Directed by Simon Parris
Written by Josh King
Let’s be frank: The Importance of Being Earnest, despite its status as a classic, is a faint and formulaic production which many seek not to experiment with or alter outside of Oscar Wilde’s original comedic trivialisations. The tale in which protagonists maintain fictitious identities to escape the bourgeoisie of social obligations lands them in the most frightful of situations and troubles.
And thankfully, no doubt taking inspiration from Mischief Theatre, Say It Again, Sorry? Take the original story – tear it up, spit it out, crumple the tattered remains and then staple it all back together. And the result? Something utterly and ludicrously enjoyable and unique experience.
For the most part, unfortunate director Simon (Josh Haberfield) is trying his utmost to present a steady showcase to the audience and their live stream. A dependable and professional adaptation of the tale. But get the poor man a drink, he’s going to need it. In attempting to fill the roles of crucial cast members who fall ill, get better offers or just fall – the farcical comedy ramps up the ludicrous nature by entrusting the script to strangers.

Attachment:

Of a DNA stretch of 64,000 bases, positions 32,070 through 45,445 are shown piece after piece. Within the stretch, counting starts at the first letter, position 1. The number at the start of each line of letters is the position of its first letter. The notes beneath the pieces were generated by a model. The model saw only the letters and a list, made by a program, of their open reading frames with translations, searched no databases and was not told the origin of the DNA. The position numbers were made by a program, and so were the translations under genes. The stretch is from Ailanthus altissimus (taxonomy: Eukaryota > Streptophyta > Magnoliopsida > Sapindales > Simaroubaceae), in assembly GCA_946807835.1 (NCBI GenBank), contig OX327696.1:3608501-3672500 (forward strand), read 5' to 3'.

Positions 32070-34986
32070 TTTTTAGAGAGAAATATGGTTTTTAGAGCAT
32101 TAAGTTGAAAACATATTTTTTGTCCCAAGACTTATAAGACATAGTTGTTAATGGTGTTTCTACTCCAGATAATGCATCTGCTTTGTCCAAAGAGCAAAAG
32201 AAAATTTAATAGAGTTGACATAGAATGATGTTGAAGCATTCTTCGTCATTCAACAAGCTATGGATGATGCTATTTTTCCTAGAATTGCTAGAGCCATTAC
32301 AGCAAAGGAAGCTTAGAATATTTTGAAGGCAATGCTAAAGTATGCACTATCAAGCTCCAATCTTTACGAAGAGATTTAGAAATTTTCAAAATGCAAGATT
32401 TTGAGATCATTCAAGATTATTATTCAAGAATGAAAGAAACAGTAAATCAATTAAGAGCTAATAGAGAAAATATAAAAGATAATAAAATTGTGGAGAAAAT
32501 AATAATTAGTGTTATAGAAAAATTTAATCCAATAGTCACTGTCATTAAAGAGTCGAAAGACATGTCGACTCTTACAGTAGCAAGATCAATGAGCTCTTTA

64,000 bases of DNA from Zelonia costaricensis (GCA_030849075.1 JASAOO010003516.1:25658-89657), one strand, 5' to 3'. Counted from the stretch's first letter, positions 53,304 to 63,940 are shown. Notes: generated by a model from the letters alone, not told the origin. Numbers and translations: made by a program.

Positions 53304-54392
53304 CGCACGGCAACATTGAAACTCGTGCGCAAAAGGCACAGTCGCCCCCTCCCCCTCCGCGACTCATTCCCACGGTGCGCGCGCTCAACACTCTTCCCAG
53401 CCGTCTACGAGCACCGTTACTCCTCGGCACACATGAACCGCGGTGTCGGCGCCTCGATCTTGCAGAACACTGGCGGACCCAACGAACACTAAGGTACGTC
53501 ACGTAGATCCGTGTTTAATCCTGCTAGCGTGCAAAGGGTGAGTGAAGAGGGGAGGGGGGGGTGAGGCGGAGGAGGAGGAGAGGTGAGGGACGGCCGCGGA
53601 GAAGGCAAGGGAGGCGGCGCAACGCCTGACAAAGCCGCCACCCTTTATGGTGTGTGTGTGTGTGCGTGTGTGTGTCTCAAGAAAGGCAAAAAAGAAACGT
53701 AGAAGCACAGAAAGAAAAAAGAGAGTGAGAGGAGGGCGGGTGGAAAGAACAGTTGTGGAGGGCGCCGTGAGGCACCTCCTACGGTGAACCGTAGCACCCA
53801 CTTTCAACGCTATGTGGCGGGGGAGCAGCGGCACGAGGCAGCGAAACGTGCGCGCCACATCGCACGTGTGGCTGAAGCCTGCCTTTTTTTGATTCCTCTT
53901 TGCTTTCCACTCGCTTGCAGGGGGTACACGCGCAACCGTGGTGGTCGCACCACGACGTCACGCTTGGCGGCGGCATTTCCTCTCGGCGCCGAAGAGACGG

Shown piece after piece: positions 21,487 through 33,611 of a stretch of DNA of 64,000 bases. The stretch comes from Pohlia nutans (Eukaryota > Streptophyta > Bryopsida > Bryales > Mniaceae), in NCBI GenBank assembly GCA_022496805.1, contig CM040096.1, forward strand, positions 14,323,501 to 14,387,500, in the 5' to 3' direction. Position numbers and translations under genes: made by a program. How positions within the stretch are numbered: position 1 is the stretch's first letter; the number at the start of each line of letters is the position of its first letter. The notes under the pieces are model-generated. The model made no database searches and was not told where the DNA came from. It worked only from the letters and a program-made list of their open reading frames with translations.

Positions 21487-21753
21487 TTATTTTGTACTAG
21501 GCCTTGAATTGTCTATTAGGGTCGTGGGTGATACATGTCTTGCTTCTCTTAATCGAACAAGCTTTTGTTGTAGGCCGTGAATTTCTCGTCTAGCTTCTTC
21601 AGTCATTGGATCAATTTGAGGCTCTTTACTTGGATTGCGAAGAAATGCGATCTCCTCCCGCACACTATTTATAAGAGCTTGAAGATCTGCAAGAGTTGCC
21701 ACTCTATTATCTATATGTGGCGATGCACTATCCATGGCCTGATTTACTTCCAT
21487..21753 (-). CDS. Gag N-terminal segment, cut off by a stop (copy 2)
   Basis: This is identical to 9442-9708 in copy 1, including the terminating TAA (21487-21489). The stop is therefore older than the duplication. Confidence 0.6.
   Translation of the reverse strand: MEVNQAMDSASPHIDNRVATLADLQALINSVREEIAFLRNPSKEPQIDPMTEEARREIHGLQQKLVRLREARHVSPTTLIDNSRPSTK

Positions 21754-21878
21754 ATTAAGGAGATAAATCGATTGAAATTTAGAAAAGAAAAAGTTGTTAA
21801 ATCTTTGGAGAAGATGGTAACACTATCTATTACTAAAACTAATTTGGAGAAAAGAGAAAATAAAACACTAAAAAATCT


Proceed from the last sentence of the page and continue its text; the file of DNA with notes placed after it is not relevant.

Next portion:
Catastrophic brilliance of the loftiest order, the embracement of chaos ensures a triumphant evening. Audience involvement is a must, but rather than the stresses of humiliation, The Importance of Being…Earnest? Instead turns its understudies into gleaming stars of the show – famous for three-quarters of an hour
A cautionary warning – the level of frivolity and engagement from this production is down to the crowd, and those selected to go onstage. If audiences are fortunate enough to receive a ‘Gareth’ or ‘Leslie’ as this evenings were, well, you’re in safe hands. The inclusion of the audience grows and extends beyond the stage and into the venue itself, the company making use of the performance space and pushing the limitations of expectation.
But if anything, there’s room to push the envelope, to commit to the emerging insanity. Embrace the entropy surrounding the production and enable the cast to consign themselves to full-blown roguish behaviour. A few pauses to re-set or inform the audience slow the momentum momentarily, and while it never diminishes the production, aspects, where there is a potential to capitalise, aren’t taken.
Beneath the gutter-comedy and the pratfalls and hilarity, there’s a tremendous understanding of lampooning the same intended targets as Wilde’s original text. The Importance of Being…Earnest? Maintains the central ideas of performance, dual identity, and a raised eyebrow at the behaviours of aristocracy and superficial lifestyles, but now graciously allows the rabble to punch upwards.
Where else could one watch a version of a British classic starring a four-foot Texan who seems to have forgotten Fringe rule number one: If you try to hide – you’re going to be picked. But this is the sort of show where audience members begin to fight over who gets the chance to strut and join in the fun, to get messy and up-close with a talented team and watch the madness unfold.
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